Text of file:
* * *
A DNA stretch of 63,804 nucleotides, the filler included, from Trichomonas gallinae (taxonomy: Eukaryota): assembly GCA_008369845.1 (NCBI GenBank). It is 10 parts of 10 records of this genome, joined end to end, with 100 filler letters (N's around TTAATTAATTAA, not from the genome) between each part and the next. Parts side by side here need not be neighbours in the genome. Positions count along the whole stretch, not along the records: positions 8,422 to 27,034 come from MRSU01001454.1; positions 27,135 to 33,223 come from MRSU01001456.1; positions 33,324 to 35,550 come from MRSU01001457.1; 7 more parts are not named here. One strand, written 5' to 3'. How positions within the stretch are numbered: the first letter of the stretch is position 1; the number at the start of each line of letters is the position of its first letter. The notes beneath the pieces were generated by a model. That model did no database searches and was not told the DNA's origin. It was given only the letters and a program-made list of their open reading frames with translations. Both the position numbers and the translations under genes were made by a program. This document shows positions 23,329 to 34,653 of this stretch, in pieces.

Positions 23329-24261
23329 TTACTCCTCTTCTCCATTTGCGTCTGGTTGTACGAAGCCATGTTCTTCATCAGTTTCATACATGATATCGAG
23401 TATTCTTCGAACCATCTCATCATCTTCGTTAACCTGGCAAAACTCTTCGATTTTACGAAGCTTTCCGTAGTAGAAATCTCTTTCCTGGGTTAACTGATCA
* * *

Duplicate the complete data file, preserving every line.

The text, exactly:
A DNA stretch of 63,804 nucleotides, the filler included, from Trichomonas gallinae (taxonomy: Eukaryota): assembly GCA_008369845.1 (NCBI GenBank). It is 10 parts of 10 records of this genome, joined end to end, with 100 filler letters (N's around TTAATTAATTAA, not from the genome) between each part and the next. Parts side by side here need not be neighbours in the genome. Positions count along the whole stretch, not along the records: positions 8,422 to 27,034 come from MRSU01001454.1; positions 27,135 to 33,223 come from MRSU01001456.1; positions 33,324 to 35,550 come from MRSU01001457.1; 7 more parts are not named here. One strand, written 5' to 3'. How positions within the stretch are numbered: the first letter of the stretch is position 1; the number at the start of each line of letters is the position of its first letter. The notes beneath the pieces were generated by a model. That model did no database searches and was not told the DNA's origin. It was given only the letters and a program-made list of their open reading frames with translations. Both the position numbers and the translations under genes were made by a program. This document shows positions 23,329 to 34,653 of this stretch, in pieces.

Positions 23329-24261
23329 TTACTCCTCTTCTCCATTTGCGTCTGGTTGTACGAAGCCATGTTCTTCATCAGTTTCATACATGATATCGAG
23401 TATTCTTCGAACCATCTCATCATCTTCGTTAACCTGGCAAAACTCTTCGATTTTACGAAGCTTTCCGTAGTAGAAATCTCTTTCCTGGGTTAACTGATCA